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Parenting Power Admin October 5, 2017 No Comments


Whether we are speaking with one parent or a room full of them, parenting guilt is on almost everyone’s lips. Regardless of the issue, parents seem to feel guilty for doing too much or too little, for buying way too much or not enough, or for saying the right thing at the wrong time, the wrong thing at the wrong time, or just not saying a thing!

This has to stop! (Are you now feeling guilty about feeling guilty?)

October is all about #NoGuilt. We’ve all got enough going on in our lives without the additional burden of long-term guilt. Our intention this month is to get clear about parenting guilt and figure out how to have less of it.

In her book, The Gifts of Imperfection, author and shame researcher, Brene Brown defines guilt,

“Guilt is about our behaviours. We feel guilty when we hold up something we’ve done or failed to do against the kind of person we want to be. It’s an uncomfortable feeling, but one that’s helpful. When we apologize for something we’ve done, make amends to others or change a behaviour, that we don ‘t feel good about, guilt is most often the motivator.”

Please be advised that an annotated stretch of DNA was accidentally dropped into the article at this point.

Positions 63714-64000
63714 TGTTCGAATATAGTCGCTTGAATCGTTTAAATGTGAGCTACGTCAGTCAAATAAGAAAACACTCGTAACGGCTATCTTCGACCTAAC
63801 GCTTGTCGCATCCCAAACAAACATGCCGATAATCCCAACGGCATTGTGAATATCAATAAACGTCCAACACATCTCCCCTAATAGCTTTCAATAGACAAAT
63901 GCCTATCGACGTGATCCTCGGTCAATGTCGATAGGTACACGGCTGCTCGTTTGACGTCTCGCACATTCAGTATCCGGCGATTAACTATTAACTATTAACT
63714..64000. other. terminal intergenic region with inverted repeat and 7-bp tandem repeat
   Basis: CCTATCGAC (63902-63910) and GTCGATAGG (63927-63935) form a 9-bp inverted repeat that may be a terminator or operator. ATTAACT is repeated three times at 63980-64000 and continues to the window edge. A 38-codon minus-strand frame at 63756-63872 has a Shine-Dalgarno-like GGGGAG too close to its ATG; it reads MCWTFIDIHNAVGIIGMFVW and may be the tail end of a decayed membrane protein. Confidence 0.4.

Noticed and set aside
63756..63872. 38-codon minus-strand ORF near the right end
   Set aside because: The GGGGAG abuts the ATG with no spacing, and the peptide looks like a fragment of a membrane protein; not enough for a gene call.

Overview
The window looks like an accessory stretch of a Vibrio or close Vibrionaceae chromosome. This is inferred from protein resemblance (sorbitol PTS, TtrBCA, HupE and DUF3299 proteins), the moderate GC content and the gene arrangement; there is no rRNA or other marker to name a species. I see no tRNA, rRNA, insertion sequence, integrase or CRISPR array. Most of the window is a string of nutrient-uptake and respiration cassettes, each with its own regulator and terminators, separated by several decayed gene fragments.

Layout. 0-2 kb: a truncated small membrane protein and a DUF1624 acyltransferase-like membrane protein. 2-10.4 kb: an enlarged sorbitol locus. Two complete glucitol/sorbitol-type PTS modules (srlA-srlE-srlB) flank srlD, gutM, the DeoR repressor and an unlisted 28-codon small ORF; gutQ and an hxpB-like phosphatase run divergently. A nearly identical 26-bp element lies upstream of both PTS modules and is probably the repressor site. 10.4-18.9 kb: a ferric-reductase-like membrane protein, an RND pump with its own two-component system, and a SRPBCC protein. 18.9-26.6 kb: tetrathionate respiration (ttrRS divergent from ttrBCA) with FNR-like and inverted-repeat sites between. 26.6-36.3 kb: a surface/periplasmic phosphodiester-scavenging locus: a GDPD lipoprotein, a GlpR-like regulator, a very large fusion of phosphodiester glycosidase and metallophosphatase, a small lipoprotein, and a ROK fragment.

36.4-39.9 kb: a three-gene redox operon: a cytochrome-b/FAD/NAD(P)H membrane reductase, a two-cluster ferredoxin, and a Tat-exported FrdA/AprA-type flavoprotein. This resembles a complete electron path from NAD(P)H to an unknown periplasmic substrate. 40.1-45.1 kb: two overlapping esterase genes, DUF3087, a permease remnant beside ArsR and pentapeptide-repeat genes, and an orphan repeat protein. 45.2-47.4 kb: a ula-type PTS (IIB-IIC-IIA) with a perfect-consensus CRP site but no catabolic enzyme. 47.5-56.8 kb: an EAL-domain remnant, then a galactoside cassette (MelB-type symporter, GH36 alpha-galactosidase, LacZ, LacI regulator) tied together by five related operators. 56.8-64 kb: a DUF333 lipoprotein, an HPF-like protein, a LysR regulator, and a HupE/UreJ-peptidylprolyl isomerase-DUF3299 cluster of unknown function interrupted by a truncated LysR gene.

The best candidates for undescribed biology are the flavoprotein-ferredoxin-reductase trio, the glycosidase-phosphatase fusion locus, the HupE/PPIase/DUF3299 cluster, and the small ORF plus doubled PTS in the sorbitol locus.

This is a great perspective on guilt – if we can truly use it to recognize something we don’t like and make a change, that’s great. We see many parents who feel guilty and don’t do anything about it. At that point, guilt (a self-imposed emotion) becomes much closer to shame. As Brown says,

“Guilt = I did something bad.

Shame = I am bad.”

Where does guilt come from?

Guilt is the difference between expectations and reality. When one has high expectations of and one’s reality does not meet those expectations, there is guilt. Therefore, in order to decrease the guilt we have to

a) Bring the expectations closer to the reality

b) Bring the reality closer to the expectations

c) A little bit of both

We’ll talk more about parent guilt in the weeks to come.

This week, ask yourself these questions:

When I feel guilty, do I do something about it?

Are the expectations I have for myself as a parent really achievable?

What areas of my parenting can I actually change to bring them closer to my expectations?


Got a question? Email us for your personalized solution!

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